'Our coast is being destroyed by the force of the Atlantic Ocean'
'It would've been silly to cut silage last week or even consider spreading slurry with the downpours we got, with or without Trump's visit."
That's according to Doonbeg suckler farmer John Flanagan on news last week that farmers in the area were advised not to carry out major farm-work operations for the duration of President Donald Trump's visit to the scenic village in West Clare.
John inherited the 30ac farm which borders the Trump International golf resort in 2000, one year after the original owners began constructing the renowned golf links and hotel.
John says the farmers whose land bounds the resort have had a great relationship with Trump International since it was bought in 2014, unlike farmers in Scotland who have had a multitude of issues with the US President's luxury hotel chain. John adds that he even got to meet Eric Trump last week during the family's visit.
"Eric and Donald Jr came down to the local pubs in Doonbeg last week. They talked to everyone. I went over to Eric and thanked him for supporting the village and their investment in Doonbeg.
"He said he really appreciated our support, especially with the rock armour they want to build to protect the golf course."
The rock armour that Eric was referring to is the company's plans to build a 38,000 tonne coastal barrier at the resort to prevent further erosion to the golf links.
The plan is supported by locals, but is currently pending a decision from An Bord Pleanala and a petition against it has received over 100,000 signatures.
"Our coast is being destroyed by the force of the Atlantic Ocean and if we don't do something now, it could end up costing millions more to do in 20 years' time," explains John who is also Chair of Doonbeg Community Development.
"My farm is below sea level here because of the force of the ocean most days. Something has to be done. Environmentalists are shouting that it'll ruin the natural landscape, but they're not providing any other solution and are just whingeing."
John also owns 30ac of land 12km down the road in Kilkee and also rents another 10ac nearby to rear his 35 suckler cows and weanlings, which are made of Limousins, Charolais and Simmentals.
Due to the fragmented nature of the farm, he calves the cows in July and hopes to be able to do his second cut of silage in the first week of August.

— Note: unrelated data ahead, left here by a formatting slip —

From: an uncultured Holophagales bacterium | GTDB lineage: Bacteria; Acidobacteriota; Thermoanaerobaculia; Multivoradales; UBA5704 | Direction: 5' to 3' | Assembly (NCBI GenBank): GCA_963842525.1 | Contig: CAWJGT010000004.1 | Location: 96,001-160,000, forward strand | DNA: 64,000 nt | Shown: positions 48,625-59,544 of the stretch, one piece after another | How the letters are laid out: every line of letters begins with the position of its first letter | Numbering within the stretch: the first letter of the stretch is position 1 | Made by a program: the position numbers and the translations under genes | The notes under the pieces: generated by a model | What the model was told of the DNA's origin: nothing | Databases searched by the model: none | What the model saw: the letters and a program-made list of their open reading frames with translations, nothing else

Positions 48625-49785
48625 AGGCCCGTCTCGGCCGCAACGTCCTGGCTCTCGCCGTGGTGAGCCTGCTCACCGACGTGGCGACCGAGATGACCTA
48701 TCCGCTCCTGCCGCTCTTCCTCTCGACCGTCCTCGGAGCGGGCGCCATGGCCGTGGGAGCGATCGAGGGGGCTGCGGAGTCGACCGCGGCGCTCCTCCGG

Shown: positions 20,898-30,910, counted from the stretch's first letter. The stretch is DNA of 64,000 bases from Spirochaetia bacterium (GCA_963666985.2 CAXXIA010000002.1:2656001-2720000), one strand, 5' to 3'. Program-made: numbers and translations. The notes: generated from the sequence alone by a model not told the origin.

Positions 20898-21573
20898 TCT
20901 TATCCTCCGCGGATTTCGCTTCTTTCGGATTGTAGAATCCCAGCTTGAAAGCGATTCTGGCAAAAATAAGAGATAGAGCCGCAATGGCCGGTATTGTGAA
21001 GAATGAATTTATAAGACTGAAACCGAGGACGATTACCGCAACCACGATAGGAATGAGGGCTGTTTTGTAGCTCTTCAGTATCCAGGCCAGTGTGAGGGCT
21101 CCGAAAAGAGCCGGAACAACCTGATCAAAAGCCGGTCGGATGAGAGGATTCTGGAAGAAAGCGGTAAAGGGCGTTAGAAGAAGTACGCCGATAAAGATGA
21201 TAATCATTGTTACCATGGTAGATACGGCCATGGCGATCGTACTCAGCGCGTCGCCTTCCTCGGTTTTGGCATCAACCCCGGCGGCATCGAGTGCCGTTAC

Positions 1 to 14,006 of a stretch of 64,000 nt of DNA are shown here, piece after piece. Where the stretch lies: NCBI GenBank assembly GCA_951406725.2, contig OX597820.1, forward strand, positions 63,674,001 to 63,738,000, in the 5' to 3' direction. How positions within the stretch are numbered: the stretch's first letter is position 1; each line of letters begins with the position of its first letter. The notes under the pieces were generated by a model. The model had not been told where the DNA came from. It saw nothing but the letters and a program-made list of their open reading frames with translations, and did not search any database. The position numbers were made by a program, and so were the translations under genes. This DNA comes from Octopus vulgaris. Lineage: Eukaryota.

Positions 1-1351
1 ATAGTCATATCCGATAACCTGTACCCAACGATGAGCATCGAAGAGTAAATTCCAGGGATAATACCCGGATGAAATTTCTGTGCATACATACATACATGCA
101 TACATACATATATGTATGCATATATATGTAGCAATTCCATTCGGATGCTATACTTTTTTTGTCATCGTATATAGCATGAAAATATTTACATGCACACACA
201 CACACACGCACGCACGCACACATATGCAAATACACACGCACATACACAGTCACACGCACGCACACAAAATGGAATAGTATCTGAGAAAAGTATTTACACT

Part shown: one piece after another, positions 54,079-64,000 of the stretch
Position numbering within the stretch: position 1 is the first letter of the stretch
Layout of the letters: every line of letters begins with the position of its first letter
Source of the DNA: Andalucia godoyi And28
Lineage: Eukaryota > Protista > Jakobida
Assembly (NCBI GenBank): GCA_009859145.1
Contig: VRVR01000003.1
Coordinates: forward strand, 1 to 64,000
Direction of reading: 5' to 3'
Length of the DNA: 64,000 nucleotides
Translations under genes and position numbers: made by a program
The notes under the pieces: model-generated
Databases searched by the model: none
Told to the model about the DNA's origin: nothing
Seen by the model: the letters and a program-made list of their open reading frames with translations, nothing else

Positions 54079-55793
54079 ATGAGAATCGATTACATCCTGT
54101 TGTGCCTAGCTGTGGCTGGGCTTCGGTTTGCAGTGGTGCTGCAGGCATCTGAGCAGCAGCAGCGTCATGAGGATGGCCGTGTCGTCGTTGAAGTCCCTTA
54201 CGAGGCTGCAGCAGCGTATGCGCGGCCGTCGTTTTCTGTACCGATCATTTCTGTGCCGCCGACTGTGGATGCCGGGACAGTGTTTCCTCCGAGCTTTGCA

"It'll be a busy few weeks, but it's so much easier for me to calve in July than get up at 4.30 in the morning in the winter with the wind and rain howling.
"All I have to do is look out the window at my calving box."
John is adamant that ordinary suckler and beef farmers who "produce the highest quality animals" should be the only recipients of the €100m Beef Fund announced by the EU Commission.
"We're getting knocked left, right and centre. Prices have been slashed since Brexit, but factories are using that as an excuse.
"I've been to all the Beef Plan and IFA meetings under the sun and everyone thinks the same thing - the farmers have to be the number one priority for this fund."
John thinks that EU Agriculture Commissioner Phil Hogan's recent comments that suckler farmers should be paid to plant trees and to reduce numbers is "unacceptable", especially if it will just result in the expansion of dairy numbers.
"Carbon footprint of farming is a big issue. Every farmer from Donegal to Cork knows that. Sure we had the sun beating down on us in April and all had umbrellas up during the first week of June, but you can't blame farmers.
"Sure if I was to reduce my herd by 10 cows, what's to stop a dairy farmer increasing their herd by 20?
"I'm practically in the ocean here. There's no way I could plant trees either."
John lives on the farm with his parents Sean and Kathleen, who have taken a back seat from farming in recent years, but enjoy watching the farm develop.
Outside of farming, John is currently working on getting funding for a community housing project in Doonbeg and is hoping to increase the amount of coastal walks in the area to promote tourism.
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